Yes, the clock is likely ticking in a proverbial sense in terms of the Agency or the U.S. Postal Service having the patience (does such an animal exist for either?) in trying to “work with” the medical condition (a euphemism often interpreted as, “You better become fully productive soon, or else”), but in a more real sense, the Federal or Postal employee must make a decision at some point as to the prioritizing of one’s health as opposed to the positional elements of the job which is increasingly becoming more and more difficult to fulfill.

By law, the Federal or Postal employee who is released, separated or terminated (yes, there is a distinction between the three, but for the Federal employee of Postal worker, not enough of significance to define them here), the Federal or Postal employee can file for Federal Disability Retirement within one (1) year of such separation from service.  Certainly, in that instance, the clock begins to tick, and not just in a proverbial sense but in real legal terms.  One need not, however, wait for such an event to realize the clock’s significance; watching the clock as the medical condition continues to deteriorate, is reminder enough that time rules us each day whether or not we succumb to it, or not.

Sincerely,

Robert R. McGill, Esquire

 

Federal & Postal Employee Disability Retirement: The carousel of life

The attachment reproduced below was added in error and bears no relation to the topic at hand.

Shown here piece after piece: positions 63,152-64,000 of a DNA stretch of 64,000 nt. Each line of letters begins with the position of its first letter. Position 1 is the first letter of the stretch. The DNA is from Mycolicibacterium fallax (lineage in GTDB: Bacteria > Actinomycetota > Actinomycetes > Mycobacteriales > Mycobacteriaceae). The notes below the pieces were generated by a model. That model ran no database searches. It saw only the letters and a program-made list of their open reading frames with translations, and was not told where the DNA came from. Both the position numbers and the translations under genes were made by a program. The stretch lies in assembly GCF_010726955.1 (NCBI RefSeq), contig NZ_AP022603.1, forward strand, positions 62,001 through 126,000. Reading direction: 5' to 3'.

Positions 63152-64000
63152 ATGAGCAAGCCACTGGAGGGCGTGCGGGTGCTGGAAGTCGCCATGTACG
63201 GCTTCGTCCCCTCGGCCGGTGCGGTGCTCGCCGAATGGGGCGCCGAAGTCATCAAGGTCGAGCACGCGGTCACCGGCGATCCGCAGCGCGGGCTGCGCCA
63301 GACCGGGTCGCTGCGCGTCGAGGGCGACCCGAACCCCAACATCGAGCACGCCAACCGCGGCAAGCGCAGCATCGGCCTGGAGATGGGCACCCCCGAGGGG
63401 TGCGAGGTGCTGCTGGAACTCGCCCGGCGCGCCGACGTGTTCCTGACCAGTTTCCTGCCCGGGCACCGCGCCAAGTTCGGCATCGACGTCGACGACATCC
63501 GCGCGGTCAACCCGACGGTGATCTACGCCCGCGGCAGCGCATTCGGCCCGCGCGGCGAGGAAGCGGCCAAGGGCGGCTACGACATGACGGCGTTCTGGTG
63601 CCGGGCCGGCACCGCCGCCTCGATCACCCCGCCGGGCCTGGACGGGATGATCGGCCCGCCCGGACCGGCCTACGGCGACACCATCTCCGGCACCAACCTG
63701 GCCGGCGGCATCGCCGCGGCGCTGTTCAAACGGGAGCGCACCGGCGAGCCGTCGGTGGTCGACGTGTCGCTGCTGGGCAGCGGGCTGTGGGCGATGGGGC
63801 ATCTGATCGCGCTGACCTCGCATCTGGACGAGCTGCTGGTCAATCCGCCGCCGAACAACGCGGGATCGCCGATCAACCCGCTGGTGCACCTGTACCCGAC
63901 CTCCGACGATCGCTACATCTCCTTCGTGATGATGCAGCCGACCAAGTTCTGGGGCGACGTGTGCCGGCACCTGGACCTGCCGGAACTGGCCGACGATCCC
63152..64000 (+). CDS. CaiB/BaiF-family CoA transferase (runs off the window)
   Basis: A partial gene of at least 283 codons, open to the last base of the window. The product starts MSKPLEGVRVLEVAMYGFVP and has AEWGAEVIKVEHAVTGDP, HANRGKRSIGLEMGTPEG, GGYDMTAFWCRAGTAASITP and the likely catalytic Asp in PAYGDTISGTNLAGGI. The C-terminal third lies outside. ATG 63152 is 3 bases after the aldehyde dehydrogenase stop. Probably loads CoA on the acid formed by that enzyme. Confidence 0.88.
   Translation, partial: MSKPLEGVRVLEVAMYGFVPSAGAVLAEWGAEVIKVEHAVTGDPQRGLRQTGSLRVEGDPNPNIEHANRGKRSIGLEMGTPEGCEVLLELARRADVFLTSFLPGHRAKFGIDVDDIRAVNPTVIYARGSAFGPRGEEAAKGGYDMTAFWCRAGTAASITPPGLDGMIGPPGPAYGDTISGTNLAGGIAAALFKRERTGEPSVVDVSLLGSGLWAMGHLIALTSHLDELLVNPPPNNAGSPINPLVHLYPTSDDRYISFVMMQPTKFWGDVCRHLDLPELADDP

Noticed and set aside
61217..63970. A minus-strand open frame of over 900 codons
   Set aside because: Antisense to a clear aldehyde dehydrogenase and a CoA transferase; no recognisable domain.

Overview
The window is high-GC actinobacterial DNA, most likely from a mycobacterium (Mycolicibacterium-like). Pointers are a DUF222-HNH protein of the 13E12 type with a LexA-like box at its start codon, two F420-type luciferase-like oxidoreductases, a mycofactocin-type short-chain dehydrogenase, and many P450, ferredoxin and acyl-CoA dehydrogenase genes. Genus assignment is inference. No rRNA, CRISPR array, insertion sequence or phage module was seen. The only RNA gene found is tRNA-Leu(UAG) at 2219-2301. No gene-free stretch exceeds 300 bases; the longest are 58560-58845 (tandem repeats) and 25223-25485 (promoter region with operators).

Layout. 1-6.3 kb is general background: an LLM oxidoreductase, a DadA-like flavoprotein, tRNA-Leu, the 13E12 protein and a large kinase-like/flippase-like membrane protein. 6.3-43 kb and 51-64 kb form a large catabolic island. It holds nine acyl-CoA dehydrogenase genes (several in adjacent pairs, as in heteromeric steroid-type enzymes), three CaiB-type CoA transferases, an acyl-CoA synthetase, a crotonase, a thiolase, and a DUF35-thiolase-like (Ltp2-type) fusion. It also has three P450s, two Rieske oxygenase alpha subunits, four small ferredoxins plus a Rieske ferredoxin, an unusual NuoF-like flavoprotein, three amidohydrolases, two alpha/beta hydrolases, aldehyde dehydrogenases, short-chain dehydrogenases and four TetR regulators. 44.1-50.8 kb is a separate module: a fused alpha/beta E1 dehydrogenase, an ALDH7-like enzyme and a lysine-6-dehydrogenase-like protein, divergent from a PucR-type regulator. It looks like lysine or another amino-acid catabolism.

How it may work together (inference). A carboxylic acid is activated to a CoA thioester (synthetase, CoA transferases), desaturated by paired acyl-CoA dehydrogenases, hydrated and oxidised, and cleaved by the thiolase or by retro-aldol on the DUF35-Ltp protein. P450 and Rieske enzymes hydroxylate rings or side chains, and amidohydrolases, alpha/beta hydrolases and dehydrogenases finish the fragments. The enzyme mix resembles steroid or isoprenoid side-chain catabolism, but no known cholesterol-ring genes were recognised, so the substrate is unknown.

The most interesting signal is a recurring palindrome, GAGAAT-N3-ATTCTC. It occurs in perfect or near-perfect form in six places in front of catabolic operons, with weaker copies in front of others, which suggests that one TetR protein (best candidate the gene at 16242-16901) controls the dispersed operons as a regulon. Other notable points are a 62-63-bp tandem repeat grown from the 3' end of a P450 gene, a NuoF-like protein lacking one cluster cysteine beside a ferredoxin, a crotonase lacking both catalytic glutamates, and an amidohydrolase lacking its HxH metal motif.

It is the easiest of analogies to ponder:  of a vision in the humdrum of circularity; different sizes, shapes, and images of artistry; of the choices we make and the alternatives offered; where we sit in life, of the approaches we take and the variable speed of the up and down motion; do we possess the fearless temerity to change midway from a lumbering, elephantine facade to the sleek and pathological ride of a cheetah?  Does the music have the concordant synchronicity such that it is neither an annoyance nor a distracting disturbance?  Or do we even take note of the loud cacophony of the blaring entourage, or merely as a backdrop to the excitement in the very ride we undertake?

Some recent intellectuals have argued that human beings comprehend their interaction, environment, place and significance in this world, only through the thought-process of analogical thinking; that the intersection of words, linguistic culpability and attachment of language games to encounters with the objective, impervious world of reality, becomes elevated to that Rorschach moment when the obfuscating inkblots of an objective universe otherwise indistinguishable from the insular parallelism of one’s own conceptual constructs suddenly explodes with insight and vigorous apprehension.